He didn’t blame anyone for the mishap, nor did he fault anyone for their failure in determining the root cause of his issues. “It’s not anyone’s fault,” he said. “It’s one of those things that everyone is trying to find the X on the map to try to find the treasure.” He added, “It was kind of just frustrating. I’m trying to put myself in the best position, and I went the opposite way as soon as I put [the orthotics] in my shoes.”
Since he discontinued using the orthotics, Lawrie has reported a physical improvement. He has sought out acupuncture and deep tissue treatments to promote realignment and to relieve the lingering pain.
Are Orthotics Right For You?
Numerous studies have shown that orthotics can help with a myriad of musculoskeletal pathologies, including functional ankle instability. But for patients with other diagnoses, such as a condition known as functional flat foot, the use of orthotics is not so straightforward. According to researchers, “Studies suggest that arch height directly affects excessive motion, but that controlling dynamic balance may require a more tailored approach.” As the NY Times has suggested, there is still much to learn about how orthotics may or may not work. It is also important to note that even the best orthotics need to be refurbished and replaced periodically.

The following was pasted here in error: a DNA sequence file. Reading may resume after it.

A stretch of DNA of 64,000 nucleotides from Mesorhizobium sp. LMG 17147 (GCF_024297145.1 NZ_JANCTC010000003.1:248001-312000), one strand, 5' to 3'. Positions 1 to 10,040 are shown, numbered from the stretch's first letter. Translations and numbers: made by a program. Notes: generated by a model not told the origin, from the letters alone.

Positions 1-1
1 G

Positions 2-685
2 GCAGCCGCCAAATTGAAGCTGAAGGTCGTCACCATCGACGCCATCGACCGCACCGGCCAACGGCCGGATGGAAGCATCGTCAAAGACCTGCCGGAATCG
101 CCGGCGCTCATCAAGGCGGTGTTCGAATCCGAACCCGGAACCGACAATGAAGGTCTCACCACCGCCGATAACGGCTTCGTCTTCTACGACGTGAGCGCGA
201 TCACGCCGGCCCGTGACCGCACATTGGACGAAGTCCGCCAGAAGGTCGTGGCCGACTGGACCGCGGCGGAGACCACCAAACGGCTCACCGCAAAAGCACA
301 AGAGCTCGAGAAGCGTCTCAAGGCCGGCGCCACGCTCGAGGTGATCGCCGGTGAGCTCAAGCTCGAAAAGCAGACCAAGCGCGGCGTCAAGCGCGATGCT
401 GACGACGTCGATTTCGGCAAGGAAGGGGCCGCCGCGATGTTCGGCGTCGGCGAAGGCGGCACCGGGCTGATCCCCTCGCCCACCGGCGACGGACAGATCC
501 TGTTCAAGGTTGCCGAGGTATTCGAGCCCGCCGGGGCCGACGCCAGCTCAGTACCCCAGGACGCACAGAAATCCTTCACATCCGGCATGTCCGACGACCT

At The Center for Podiatric Care & Sports Medicine, we may recommend orthotics for certain conditions. Our NYC sports doctors can custom fit and fabricate right here in our Manhattan and White Plains offices. However, we believe in diagnostic testing to determine the root cause and extent of your injuries before we prescribe orthotics or any other course of treatment or therapy. We also ask our patients to return after a few months to ensure that the orthotics are working for them. Contact The Center for Podiatric Care & Sports Medicine if you are looking for the best possible foot and ankle treatment in NYC. We would love to meet you for an in-office consultation, so we invite you to schedule an appointment online.
If you have any foot problems or pain, contact The Center for Podiatric Care and Sports Medicine. Dr. Josef J. Geldwert, Dr. Katherine Lai, Dr. Ryan Minara and Dr. Mariola Rivera have helped thousands of people get back on their feet. Unfortunately, we cannot give diagnoses or treatment advice online. Please make an appointment to see us if you live in the NY metropolitan area or seek out a podiatrist in your area.